This Month in Celtic History
by Stephen Paul DeVillo

July 2003


23 July 1803:   Robert Emmet attempts seizure of Dublin Castle.

By the fall of 1798 it looked as if the last sparks of the great uprising by the United Irishmen had at last been extinguished. Uprisings in Wexford, Meath, Dublin, Down, and Antrim had all been crushed in the spring, and the long-awaited expedition of French forces in the west was forced to surrender at Ballinamuck on 8 September. All that remained was a small force under Michael Dwyer eluding capture in the Wicklow Mountains.

Also at large was the young Robert Emmet. The brother of Thomas Addis Emmet, a key figure in the United Irishmen, Robert had no opportunity to play an active part in the rising, aside from getting himself expelled from Trinity College for his outspoken republican views.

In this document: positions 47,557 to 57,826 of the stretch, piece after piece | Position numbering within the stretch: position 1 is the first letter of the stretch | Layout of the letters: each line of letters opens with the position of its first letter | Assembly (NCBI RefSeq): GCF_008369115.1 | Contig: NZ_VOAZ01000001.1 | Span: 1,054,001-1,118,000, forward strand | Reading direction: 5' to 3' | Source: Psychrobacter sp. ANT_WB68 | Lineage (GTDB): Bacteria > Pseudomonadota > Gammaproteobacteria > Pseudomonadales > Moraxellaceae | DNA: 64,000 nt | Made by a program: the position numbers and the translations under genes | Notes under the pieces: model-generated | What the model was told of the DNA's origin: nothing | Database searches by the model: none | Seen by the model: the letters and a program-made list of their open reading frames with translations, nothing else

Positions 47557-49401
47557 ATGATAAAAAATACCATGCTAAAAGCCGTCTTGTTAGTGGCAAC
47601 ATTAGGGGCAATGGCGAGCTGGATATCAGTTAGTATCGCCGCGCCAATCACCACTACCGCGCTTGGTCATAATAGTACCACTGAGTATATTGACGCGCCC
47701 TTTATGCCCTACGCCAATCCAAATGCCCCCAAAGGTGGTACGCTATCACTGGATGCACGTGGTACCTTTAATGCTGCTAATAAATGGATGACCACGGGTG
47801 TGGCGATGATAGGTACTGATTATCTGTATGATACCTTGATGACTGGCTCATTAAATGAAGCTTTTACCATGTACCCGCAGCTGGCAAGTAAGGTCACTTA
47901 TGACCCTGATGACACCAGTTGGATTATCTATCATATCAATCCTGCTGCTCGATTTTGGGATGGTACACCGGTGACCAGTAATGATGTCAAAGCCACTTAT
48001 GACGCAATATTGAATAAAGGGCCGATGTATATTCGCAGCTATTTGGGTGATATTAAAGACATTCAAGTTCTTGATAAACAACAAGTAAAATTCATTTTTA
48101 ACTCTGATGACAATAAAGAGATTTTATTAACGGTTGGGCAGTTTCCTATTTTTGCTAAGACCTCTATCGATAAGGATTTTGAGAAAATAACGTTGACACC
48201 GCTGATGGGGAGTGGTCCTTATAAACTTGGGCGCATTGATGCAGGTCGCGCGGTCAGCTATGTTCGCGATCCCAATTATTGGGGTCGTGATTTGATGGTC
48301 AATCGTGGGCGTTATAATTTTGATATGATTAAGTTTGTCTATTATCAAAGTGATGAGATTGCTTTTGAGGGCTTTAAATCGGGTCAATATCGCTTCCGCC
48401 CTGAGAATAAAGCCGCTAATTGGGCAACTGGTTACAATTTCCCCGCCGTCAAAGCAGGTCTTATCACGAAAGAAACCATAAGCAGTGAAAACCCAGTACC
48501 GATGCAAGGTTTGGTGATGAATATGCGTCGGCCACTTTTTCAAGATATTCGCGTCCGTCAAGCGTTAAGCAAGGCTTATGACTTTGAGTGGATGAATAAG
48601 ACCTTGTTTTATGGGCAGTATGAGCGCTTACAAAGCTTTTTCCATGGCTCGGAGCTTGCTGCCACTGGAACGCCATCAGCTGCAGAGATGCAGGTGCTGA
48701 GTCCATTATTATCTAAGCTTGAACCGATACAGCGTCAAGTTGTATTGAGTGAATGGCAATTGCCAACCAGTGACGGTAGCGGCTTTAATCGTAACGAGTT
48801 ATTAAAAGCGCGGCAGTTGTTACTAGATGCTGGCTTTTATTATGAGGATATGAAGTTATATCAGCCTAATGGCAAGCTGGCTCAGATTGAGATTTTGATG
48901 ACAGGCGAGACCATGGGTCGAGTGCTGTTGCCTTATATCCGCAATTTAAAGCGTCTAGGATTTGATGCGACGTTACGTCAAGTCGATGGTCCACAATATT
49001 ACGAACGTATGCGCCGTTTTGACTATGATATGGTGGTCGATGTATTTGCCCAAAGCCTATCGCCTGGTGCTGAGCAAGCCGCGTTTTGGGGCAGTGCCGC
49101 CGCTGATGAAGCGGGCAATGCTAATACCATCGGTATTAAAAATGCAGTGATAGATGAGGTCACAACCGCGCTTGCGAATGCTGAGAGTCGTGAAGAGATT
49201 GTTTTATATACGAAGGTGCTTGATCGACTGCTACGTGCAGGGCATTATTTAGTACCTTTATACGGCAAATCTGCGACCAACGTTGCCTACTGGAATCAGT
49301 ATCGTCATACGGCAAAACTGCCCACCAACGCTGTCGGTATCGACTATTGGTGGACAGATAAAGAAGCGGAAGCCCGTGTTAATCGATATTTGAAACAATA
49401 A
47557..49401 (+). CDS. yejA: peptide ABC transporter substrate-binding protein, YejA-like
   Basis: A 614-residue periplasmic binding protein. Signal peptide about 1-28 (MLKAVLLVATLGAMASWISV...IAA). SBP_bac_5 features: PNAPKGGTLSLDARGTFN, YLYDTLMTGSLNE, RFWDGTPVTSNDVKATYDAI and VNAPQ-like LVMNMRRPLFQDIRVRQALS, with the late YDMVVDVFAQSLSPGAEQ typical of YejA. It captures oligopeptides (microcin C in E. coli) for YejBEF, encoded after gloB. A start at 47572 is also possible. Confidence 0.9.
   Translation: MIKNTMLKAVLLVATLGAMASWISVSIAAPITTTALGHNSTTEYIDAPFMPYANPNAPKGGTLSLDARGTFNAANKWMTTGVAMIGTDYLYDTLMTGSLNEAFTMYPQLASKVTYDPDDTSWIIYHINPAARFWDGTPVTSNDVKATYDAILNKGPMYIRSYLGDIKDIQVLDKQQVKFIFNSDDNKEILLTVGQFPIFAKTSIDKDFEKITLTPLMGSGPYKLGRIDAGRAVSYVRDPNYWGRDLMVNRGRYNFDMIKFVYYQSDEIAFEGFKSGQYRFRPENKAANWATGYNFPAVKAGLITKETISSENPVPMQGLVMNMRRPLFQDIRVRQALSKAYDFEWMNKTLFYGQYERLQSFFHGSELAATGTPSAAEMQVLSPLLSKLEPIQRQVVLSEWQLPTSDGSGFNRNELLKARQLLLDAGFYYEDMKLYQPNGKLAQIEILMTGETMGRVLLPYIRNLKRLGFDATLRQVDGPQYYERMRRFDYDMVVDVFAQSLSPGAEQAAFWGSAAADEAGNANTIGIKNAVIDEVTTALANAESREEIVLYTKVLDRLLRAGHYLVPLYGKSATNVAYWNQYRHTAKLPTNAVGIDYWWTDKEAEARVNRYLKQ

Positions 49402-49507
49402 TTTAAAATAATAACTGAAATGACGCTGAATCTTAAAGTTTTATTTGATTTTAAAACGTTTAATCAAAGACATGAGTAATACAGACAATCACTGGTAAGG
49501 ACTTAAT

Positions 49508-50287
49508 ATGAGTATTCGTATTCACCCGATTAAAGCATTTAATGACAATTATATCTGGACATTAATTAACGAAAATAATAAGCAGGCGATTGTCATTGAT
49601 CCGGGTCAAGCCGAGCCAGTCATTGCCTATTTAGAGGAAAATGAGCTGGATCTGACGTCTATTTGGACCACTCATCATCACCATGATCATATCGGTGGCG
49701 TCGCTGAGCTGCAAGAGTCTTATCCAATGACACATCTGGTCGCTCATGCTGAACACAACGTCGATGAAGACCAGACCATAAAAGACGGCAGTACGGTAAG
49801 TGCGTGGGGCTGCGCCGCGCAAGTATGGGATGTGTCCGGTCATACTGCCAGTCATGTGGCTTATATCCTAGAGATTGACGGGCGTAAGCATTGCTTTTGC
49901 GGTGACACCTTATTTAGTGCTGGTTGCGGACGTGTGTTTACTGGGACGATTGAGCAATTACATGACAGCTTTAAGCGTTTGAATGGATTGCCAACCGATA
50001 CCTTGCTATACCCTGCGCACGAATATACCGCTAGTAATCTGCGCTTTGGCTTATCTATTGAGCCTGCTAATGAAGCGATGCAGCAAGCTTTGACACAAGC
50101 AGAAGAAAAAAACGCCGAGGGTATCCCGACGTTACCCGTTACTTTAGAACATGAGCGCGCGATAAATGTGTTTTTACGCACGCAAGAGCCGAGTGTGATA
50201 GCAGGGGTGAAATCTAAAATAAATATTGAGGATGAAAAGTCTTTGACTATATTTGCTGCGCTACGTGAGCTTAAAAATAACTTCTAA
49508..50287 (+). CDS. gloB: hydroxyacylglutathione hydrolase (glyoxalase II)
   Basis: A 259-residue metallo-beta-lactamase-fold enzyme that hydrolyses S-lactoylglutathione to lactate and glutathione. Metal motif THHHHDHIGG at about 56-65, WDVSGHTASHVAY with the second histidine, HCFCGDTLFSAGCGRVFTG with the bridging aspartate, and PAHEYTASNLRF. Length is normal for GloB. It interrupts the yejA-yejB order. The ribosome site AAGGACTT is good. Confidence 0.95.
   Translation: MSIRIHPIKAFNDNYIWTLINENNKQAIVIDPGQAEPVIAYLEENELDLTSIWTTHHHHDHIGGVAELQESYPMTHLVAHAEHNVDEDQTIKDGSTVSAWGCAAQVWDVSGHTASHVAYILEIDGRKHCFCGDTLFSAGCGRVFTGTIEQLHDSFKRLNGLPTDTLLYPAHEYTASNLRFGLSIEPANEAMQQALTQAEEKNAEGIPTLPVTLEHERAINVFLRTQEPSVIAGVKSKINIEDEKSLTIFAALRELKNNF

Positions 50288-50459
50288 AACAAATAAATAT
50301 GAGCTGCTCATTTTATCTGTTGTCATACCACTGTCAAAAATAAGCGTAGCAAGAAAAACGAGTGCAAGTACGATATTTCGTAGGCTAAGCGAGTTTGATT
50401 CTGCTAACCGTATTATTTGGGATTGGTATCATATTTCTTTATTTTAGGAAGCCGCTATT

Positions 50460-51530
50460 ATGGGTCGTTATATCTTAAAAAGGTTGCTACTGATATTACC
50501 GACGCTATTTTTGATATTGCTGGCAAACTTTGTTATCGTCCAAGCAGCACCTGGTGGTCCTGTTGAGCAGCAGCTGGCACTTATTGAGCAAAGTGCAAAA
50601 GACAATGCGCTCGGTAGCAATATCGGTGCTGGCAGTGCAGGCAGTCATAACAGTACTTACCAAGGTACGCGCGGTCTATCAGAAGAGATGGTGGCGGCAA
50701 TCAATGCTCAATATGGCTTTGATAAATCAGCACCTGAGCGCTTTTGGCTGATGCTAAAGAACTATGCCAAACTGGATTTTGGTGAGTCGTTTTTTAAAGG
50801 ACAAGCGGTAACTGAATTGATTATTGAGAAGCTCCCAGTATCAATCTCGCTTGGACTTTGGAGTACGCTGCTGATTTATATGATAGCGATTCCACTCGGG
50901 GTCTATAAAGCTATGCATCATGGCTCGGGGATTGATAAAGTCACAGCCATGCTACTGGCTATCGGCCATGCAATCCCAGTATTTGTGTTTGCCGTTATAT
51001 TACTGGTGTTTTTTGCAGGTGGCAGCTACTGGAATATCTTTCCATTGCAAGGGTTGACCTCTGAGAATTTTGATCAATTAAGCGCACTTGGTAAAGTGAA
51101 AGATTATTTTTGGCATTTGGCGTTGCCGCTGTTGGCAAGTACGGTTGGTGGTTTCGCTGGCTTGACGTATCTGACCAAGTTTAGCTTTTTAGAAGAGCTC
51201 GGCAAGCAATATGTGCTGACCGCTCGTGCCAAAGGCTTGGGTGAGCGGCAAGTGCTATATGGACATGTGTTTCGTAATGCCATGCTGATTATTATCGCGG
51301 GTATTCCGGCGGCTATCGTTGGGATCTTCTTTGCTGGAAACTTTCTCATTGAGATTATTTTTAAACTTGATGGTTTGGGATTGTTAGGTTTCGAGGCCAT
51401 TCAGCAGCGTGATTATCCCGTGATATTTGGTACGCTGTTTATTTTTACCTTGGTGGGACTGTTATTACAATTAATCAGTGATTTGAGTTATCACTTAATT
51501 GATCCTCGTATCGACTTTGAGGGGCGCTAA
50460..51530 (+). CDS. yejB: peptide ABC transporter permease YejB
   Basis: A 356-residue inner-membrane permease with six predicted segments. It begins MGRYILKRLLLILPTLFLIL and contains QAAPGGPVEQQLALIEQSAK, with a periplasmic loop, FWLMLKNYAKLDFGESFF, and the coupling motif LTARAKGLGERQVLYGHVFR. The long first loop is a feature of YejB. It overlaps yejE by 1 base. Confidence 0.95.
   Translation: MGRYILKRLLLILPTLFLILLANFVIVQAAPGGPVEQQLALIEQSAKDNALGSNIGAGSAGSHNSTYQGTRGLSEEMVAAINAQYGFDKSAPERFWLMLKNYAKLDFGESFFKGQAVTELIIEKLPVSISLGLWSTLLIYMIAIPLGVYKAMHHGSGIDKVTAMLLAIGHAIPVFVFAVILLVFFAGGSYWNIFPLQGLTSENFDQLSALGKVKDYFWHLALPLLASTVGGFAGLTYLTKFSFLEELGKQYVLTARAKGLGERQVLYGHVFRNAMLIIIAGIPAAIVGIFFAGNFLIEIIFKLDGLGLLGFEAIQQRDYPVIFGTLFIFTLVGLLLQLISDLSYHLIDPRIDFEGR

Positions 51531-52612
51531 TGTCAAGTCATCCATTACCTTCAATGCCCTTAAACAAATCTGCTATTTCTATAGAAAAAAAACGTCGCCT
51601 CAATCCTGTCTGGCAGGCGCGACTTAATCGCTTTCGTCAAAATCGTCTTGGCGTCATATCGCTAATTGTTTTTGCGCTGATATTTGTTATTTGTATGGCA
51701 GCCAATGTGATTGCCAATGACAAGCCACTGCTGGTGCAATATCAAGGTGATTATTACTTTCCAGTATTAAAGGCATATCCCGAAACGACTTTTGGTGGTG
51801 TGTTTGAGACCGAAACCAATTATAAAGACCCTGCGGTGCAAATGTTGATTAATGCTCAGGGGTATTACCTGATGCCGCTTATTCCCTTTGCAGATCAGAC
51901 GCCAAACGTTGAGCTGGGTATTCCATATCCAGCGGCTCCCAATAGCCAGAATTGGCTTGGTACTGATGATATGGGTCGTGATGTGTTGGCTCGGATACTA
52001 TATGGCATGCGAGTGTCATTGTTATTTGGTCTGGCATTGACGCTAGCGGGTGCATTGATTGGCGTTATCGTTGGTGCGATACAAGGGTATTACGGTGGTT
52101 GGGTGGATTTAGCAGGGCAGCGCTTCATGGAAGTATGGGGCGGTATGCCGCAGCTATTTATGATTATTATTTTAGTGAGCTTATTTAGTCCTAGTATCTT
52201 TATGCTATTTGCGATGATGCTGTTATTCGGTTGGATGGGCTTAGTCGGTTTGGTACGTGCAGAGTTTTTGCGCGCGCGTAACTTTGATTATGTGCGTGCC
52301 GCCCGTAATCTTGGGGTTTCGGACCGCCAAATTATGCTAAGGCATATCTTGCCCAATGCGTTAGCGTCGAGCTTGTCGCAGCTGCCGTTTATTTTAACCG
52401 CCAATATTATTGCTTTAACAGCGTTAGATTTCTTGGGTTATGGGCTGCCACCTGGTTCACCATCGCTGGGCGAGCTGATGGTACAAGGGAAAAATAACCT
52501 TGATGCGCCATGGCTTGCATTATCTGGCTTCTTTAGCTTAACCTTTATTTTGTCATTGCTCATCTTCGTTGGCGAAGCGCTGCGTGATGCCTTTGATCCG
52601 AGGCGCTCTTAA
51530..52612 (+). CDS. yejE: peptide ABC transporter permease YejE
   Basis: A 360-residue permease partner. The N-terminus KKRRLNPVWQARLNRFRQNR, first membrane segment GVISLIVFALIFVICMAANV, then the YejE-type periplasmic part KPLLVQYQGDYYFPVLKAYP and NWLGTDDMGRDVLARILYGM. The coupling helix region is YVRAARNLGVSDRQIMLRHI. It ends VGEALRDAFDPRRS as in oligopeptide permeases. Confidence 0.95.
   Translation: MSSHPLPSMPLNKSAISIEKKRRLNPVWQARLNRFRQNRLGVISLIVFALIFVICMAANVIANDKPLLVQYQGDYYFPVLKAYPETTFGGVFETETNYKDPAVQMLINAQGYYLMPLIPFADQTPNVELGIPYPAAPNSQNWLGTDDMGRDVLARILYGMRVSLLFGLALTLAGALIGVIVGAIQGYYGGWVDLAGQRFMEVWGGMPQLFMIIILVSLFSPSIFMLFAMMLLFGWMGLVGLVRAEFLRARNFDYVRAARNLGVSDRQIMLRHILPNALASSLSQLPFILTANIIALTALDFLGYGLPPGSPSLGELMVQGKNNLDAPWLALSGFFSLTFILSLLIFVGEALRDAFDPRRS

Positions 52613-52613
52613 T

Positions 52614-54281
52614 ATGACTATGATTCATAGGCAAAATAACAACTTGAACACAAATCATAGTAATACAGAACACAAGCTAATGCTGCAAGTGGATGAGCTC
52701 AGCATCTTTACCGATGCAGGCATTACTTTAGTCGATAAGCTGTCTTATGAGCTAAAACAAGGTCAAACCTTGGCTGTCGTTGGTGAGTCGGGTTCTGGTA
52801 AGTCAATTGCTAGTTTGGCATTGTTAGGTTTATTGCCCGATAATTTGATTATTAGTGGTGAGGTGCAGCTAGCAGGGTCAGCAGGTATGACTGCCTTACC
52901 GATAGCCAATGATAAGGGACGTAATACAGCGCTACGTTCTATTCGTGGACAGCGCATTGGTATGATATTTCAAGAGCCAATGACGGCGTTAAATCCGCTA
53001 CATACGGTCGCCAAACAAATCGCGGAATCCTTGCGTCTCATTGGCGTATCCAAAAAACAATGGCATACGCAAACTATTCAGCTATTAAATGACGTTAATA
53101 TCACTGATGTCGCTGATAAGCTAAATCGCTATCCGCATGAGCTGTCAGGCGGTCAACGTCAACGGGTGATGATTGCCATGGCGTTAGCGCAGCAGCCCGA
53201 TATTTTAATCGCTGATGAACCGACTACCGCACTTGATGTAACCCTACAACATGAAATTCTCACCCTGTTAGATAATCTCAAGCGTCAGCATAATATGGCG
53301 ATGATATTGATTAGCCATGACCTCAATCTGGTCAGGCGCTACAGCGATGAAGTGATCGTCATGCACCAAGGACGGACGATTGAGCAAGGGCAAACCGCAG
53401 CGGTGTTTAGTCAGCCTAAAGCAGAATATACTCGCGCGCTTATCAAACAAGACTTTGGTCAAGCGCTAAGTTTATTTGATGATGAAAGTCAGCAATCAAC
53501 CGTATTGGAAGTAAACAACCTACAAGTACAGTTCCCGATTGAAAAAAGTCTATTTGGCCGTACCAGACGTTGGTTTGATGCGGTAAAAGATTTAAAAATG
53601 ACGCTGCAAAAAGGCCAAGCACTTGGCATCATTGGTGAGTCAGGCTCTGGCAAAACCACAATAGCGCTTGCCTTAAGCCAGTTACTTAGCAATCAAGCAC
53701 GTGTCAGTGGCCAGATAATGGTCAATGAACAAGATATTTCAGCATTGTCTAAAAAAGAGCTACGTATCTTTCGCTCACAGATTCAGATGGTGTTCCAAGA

Despite the passage of an Act of Union with England, Robert knew that Ireland still seethed with unrest, and he was convinced that a reorganized revolt stood a good chance of success. In August 1800 he showed up in Hamburg. The free port of Hamburg had long been the United Irishmen’s operations center and point of entry onto the European mainland, and there were still operatives there who could connect him with the French government. Revolutionary France was still at war with England, and there was still the chance that a more committed military effort by the French could save the day for the United Irishmen.

Emmet made his way to Paris bearing a detailed plan for a French-supported Irish revolt. Unfortunately, the French government was now headed by First Consul Napoleon Bonaparte. Napoleon had already demonstrated his strategic disinterest in Ireland back in 1798 when he opted for a disastrous expedition to Egypt instead of sending French troops to support the rebellion in Wexford.